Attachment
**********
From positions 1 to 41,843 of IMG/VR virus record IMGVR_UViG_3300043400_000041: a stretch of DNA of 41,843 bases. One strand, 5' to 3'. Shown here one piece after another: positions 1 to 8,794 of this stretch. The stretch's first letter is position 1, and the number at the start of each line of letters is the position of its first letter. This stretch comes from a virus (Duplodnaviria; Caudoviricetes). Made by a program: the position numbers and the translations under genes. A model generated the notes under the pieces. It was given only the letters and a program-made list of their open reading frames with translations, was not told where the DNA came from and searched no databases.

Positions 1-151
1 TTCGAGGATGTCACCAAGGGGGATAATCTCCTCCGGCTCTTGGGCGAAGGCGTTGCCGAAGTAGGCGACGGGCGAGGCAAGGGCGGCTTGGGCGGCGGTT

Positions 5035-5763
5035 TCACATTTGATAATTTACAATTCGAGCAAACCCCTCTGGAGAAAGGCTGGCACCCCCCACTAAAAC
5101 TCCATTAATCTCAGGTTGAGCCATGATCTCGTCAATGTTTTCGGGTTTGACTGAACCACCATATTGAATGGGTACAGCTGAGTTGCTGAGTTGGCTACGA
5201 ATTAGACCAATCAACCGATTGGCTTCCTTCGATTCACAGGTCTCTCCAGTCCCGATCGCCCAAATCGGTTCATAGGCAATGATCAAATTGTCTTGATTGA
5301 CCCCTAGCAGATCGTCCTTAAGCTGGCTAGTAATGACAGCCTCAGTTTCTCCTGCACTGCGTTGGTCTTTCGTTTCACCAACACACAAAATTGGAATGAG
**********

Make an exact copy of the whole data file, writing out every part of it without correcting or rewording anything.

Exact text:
From positions 1 to 41,843 of IMG/VR virus record IMGVR_UViG_3300043400_000041: a stretch of DNA of 41,843 bases. One strand, 5' to 3'. Shown here one piece after another: positions 1 to 8,794 of this stretch. The stretch's first letter is position 1, and the number at the start of each line of letters is the position of its first letter. This stretch comes from a virus (Duplodnaviria; Caudoviricetes). Made by a program: the position numbers and the translations under genes. A model generated the notes under the pieces. It was given only the letters and a program-made list of their open reading frames with translations, was not told where the DNA came from and searched no databases.

Positions 1-151
1 TTCGAGGATGTCACCAAGGGGGATAATCTCCTCCGGCTCTTGGGCGAAGGCGTTGCCGAAGTAGGCGACGGGCGAGGCAAGGGCGGCTTGGGCGGCGGTT

Positions 5035-5763
5035 TCACATTTGATAATTTACAATTCGAGCAAACCCCTCTGGAGAAAGGCTGGCACCCCCCACTAAAAC
5101 TCCATTAATCTCAGGTTGAGCCATGATCTCGTCAATGTTTTCGGGTTTGACTGAACCACCATATTGAATGGGTACAGCTGAGTTGCTGAGTTGGCTACGA
5201 ATTAGACCAATCAACCGATTGGCTTCCTTCGATTCACAGGTCTCTCCAGTCCCGATCGCCCAAATCGGTTCATAGGCAATGATCAAATTGTCTTGATTGA
5301 CCCCTAGCAGATCGTCCTTAAGCTGGCTAGTAATGACAGCCTCAGTTTCTCCTGCACTGCGTTGGTCTTTCGTTTCACCAACACACAAAATTGGAATGAG